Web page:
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Junipero Serra: California's Founding Father
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Junipero Serra: California's Founding Father

3.7 of 5 stars 3.70  ·  rating details  ·  47 ratings  ·  17 reviews
A portrait of the priest and colonialist who is one of the most important figures in California’s history

In the 1770s, just as Britain’s American subjects were freeing themselves from the burdens of colonial rule, Spaniards moved up the California coast to build frontier outposts of empire and church. At the head of this effort was Junípero Serra, an ambitious Franciscan w
Hardcover, 352 pages
Published September 3rd 2013 by Hill and Wang
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While growing up in California in the 50s and 60s, the name of Father Junipero Serra was well known to every school kid. As the title of this new biography states, he was considered California's founding father. There's a statue of Father Serra gracing the U.S capitol rotunda as a representaton of California's history. He was the person that "civilized" the west coast. His missions still stand as a symbol of the Western exploration and settlement of California. You didn't have to be Catholic to ...more
Thoroughly documented, well written, and a real eye opener.

As a product of the California public school system, I thought I knew about Father Junipero Serra. As children we were taught about a heroic, larger than life founder of the California Missions.

It turns out that he may have been a short, self-righteous, opportunistic tight-ass. If the accounts presented are to be believed, the only thing he succeeded in doing was to set things in motion that those who followed had to clean up. He had no
Josh Muhlenkamp
I got this book as part of Goodreads' First Reads program.

When I first started reading this book, I joked that I didn't like Serra because he was a Franciscan (I went to a Dominican school for undergrad, and there's a rivalry between the two orders). Now that I've finished the book, I still don't like Serra, but it has nothing to do with his religious order.

Serra was an insufferable egotist who made a career out of assuming that Native Americans were stupid and immature, and physically abusing t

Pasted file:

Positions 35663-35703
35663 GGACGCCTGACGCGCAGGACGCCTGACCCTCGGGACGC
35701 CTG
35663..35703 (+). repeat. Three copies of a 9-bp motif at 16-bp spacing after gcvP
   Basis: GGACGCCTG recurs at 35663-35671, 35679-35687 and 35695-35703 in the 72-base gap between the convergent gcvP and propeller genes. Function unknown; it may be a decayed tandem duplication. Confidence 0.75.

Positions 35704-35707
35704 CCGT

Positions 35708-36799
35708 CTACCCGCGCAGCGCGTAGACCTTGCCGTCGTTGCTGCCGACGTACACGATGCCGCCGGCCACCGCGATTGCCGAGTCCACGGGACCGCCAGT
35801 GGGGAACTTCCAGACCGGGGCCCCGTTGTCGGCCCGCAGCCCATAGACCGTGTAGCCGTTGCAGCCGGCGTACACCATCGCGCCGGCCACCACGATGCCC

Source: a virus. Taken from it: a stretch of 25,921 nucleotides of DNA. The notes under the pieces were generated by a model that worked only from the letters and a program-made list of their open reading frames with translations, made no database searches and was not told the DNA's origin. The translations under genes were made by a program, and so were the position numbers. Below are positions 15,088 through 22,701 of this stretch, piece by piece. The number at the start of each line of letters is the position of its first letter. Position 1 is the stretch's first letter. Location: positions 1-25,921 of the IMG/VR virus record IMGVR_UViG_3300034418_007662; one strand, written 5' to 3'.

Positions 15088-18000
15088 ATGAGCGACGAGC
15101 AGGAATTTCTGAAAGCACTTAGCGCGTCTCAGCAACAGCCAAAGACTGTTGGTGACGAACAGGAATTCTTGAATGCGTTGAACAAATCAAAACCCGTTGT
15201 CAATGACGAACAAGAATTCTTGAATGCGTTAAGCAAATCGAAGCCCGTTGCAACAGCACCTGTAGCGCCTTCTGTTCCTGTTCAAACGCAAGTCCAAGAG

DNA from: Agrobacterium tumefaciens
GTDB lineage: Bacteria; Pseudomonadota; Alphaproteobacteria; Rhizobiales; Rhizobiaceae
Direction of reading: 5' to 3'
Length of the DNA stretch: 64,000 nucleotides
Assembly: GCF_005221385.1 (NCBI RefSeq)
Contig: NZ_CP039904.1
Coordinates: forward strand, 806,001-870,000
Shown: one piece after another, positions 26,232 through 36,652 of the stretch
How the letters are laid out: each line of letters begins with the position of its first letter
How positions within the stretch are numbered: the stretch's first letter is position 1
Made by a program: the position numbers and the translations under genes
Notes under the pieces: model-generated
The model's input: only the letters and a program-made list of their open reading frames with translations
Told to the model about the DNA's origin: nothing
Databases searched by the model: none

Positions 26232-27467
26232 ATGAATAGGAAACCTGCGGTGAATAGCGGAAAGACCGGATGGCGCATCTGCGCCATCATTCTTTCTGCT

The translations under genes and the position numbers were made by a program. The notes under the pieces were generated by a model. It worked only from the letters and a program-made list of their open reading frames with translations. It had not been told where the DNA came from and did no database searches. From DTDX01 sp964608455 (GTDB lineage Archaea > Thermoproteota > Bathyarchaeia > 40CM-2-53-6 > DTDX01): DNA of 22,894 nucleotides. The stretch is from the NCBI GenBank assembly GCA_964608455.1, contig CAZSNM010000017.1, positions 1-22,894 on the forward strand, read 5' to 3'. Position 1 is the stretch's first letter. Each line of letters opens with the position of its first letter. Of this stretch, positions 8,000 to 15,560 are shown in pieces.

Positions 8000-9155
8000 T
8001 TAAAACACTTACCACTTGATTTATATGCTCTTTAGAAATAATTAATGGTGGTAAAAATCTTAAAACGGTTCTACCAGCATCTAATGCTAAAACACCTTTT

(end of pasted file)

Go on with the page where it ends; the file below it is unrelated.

I was raised around the popular history of the California Missions and Junipero Serra as a hero - so now that Father Serra is nominated for sainthood I thought it was time to learn a little more about the man vs. the era. Through this book I learned a lot about Spanish history, Catholicism and the pre-enlightenment era as well as Serra himself. Although at first I thought the book would be apologetic for Serra, the book is well-balanced between the thinking of Serra's time and what we see as wro ...more
This is a dry historical look at Blessed Fr. Junipero Serra, considered one of the founders of the state of California and representing that state as one of the two California statues in the hall of statues in the US Capitol building.

While Serra is being considered for canonization, if today's standards were used to measure his life's work he most certainly wouldn't qualify. As the American Revolution was unfolding on the East Coast, Serra was busy creating a "ladder" of missions up the Californ
Mathew Whitney
I received this book free through Goodreads' First Reads program.

Junipero Serra: California's Founding Father is a detailed account of the life of Junipero Serra, the Franciscan missionary responsible for a great deal of the founding of the series of missions which became the backbone of Spanish colonization in California. Steven W. Hackel uses an extensive breadth of source material to produce a biography of Junipero Serra which attempts to pierce the veil of mystery and legend that surrounds m
Elaine Mulligan
** received the book for free through Goodreads First Reads **